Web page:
Substance Abuse, Child Abuse and Trauma

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When I first started working in mental health related work, we were taught and trained about mental health related disorders in a very singular fashion.  Each disorder has its own structure and behaviours associated with it.  Each is separate from the other and distinctly different.  There are many reasons for this.  Understanding how these different disorders work and impact a person’s life is extremely important.  The danger however is that treatment is often singular in nature as well.  You might receive treatment for depression or anxiety or mood related issues.  Unfortunately, for people struggling with a history of trauma, co-occuring disorders are common and this can create challenges for both the person suffering and the person trying to help.



The term co-occuring disorder is often used to describe someone who has a dependency on and/or abuses a substance such as drugs or alcohol and also has a mental health issue or disorder. This is so common for trauma victims that co-occuring disorders should probably be considered the norm versus the exception.  Statistics suggest that about 20% of people who experience mental health issues will also struggle with a substance related issue or dependency.  Research also tells us that having post-traumatic stress disorder is a risk factor for substance abuse and dependency.  Not surprisingly, people who have a history of post-traumatic stress also have a higher chance of having a co-occuring disorder.


A common thread with post-traumatic stress is the recurrence of painful memories and emotions combined with overwhelming anxiety and stress.  These recurrences can be extremely difficult to deal with and create a heightened sense of distress and instability.  One of the reasons why substance abuse and trauma are so closely connected is due to the fact that substances can be (for some) extremely effective at numbing the pain and suffering that stays with the trauma victim.  If you treat the substance abuse without treating the trauma, you stand the risk of not dealing with the very thing that motivated a person to engage in substance in substance abuse in the first place.  This can make treatment very difficult since one issue can trigger the other issue.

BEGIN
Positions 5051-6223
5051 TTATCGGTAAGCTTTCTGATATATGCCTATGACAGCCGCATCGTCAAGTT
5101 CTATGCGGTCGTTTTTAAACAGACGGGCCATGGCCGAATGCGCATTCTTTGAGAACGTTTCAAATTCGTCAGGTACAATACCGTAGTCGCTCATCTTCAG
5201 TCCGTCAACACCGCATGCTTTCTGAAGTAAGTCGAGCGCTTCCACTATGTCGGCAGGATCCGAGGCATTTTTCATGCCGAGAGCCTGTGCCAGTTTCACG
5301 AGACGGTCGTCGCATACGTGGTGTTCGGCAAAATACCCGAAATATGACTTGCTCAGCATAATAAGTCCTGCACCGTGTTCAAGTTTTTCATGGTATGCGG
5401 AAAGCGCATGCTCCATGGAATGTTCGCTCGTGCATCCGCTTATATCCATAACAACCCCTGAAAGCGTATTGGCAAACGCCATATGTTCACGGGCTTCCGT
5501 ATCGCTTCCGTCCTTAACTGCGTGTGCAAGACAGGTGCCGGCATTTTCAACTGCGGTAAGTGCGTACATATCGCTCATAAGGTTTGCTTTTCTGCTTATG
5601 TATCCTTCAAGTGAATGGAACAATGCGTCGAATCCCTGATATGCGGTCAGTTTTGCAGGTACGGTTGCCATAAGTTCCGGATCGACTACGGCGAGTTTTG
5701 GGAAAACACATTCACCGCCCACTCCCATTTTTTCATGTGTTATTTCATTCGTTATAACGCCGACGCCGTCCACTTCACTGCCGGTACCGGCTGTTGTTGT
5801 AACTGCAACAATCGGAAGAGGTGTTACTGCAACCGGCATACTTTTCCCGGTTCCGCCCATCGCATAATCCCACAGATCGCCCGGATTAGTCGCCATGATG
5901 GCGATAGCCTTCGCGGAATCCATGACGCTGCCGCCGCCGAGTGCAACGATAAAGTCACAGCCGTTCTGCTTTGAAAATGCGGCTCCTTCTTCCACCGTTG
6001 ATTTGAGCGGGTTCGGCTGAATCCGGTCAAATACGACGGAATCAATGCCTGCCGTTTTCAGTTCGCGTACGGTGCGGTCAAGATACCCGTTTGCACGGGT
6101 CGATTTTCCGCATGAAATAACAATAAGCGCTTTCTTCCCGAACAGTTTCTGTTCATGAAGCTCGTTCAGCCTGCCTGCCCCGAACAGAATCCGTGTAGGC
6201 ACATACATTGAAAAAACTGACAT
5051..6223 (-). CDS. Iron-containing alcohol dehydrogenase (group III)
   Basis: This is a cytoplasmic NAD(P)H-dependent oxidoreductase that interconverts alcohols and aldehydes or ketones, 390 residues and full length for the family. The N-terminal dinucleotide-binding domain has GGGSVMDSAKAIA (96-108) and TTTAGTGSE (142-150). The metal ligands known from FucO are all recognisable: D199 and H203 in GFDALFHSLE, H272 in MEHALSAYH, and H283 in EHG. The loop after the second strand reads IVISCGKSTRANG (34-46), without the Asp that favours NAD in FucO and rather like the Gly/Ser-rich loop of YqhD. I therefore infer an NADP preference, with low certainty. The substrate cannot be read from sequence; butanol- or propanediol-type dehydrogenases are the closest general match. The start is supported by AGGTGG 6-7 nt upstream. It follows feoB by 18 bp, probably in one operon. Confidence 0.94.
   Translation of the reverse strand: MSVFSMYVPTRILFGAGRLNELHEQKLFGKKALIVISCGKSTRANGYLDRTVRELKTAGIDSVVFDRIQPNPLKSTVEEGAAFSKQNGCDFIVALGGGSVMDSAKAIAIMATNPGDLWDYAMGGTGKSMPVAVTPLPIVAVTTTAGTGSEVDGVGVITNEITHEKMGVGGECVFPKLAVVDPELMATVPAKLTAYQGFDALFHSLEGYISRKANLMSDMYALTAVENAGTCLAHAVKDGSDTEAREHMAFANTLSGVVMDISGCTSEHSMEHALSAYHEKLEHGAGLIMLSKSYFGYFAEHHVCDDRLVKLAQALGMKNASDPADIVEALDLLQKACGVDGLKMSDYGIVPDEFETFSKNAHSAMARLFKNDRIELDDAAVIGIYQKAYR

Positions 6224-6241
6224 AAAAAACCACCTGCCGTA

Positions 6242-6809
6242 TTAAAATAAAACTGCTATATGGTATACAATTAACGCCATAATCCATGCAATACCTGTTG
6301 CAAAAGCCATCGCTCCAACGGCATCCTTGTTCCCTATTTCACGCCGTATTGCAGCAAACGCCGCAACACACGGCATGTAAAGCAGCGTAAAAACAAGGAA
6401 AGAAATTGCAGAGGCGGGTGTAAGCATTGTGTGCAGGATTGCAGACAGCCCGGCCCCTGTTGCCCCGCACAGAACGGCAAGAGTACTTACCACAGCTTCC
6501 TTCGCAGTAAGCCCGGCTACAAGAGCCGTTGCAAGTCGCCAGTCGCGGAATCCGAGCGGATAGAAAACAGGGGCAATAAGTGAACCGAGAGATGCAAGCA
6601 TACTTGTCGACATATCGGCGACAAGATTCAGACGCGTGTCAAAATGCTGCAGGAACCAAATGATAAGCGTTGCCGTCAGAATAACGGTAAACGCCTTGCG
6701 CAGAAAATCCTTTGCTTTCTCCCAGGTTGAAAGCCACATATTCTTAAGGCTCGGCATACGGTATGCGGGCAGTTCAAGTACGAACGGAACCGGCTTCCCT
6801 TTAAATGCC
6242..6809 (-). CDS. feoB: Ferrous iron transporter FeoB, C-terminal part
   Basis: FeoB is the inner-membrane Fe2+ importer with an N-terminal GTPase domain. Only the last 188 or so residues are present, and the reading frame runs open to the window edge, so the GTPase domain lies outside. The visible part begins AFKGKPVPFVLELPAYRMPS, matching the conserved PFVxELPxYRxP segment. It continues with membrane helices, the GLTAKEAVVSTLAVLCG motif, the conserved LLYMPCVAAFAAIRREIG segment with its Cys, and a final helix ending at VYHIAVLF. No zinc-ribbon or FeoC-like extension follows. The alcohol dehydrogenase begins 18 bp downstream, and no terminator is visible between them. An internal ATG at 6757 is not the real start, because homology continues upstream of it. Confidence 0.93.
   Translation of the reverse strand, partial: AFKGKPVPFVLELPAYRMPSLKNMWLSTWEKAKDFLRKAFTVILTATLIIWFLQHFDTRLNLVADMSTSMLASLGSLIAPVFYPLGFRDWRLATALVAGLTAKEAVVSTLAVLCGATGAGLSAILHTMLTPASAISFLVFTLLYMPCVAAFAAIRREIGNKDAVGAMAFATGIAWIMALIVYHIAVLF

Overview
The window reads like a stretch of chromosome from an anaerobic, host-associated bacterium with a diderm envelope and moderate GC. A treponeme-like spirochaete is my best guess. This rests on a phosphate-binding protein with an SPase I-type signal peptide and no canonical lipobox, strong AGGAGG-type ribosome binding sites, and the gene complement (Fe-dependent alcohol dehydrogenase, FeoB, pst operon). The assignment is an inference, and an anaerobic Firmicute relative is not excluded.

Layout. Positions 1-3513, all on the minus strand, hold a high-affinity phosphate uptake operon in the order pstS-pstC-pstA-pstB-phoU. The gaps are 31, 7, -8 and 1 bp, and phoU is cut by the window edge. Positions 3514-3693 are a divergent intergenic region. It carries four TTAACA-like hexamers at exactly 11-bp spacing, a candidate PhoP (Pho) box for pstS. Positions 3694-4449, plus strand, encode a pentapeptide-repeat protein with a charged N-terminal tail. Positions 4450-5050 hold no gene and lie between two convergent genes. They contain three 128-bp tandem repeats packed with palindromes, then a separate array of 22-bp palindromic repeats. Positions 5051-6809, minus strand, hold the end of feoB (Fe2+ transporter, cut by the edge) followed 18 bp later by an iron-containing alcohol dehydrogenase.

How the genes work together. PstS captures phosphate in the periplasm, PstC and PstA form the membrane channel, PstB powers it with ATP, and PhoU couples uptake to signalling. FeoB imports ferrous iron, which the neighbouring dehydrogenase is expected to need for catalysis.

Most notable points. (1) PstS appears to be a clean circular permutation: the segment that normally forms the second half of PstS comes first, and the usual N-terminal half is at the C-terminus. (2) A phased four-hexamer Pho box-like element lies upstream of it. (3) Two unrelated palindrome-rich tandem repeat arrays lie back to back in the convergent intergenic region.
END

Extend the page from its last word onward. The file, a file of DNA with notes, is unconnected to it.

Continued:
For instance, let’s say a person dealing with both addictions issues and post-traumatic stress disorder is able to become sober with some support.  With sobriety often comes a flood of unresolved issues, feelings, memories and pain that were numbed through whatever substances were used.  This makes it difficult to stick with sobriety since learning new coping mechanisms can take some time and some practice.  If the treatment team is not aware of and working with both issues but takes a singular approach then only half of the work that is needed might be completed leaving both the victim and the helper frustrated and overwhelmed.


What we now know about trauma is that there are many people struggling with a variety of mental health disorders and challenges that have a history of some form of unresolved trauma from their childhood.  Child abuse and neglect are viewed as triggers that can contribute to virtually all types of mental illness.  In fact, it is common to hear stories from survivors of childhood abuse who have been misdiagnosed and / or mistreated within the mental health system due to the vast number of issues and the level of complexity their symptoms present.


Brain research also shows that specific changes that happen to the brain as a result of child abuse (physical, verbal and / or sexual) and neglect might leave an individual more prone to depression, addiction and post-traumatic stress disorder.  In fact, being exposed to high levels of stress often associated with abuse makes the brain less capable of coping with stress later on in life.

The damage to a person’s internal stress system seems to help contribute to both anxiety and a fear of a lack of pleasure which helps motivate an individual to turn to substances to cope.




All this research is helping to mold how all helping organizations understand and respond to trauma and that is a very good thing.  What it should also be helping us to do is recognize the significant barriers placed on individuals who grow up in abusive and / or neglectful homes.  Hopefully this understanding will also help shape how we chose to support and protect the youngest victims of all.

For more information, please visit Mind Your Mind



Categories: Assault, Children, Domestic Violence, Sexual assault, Teenagers, Trauma, Victimization

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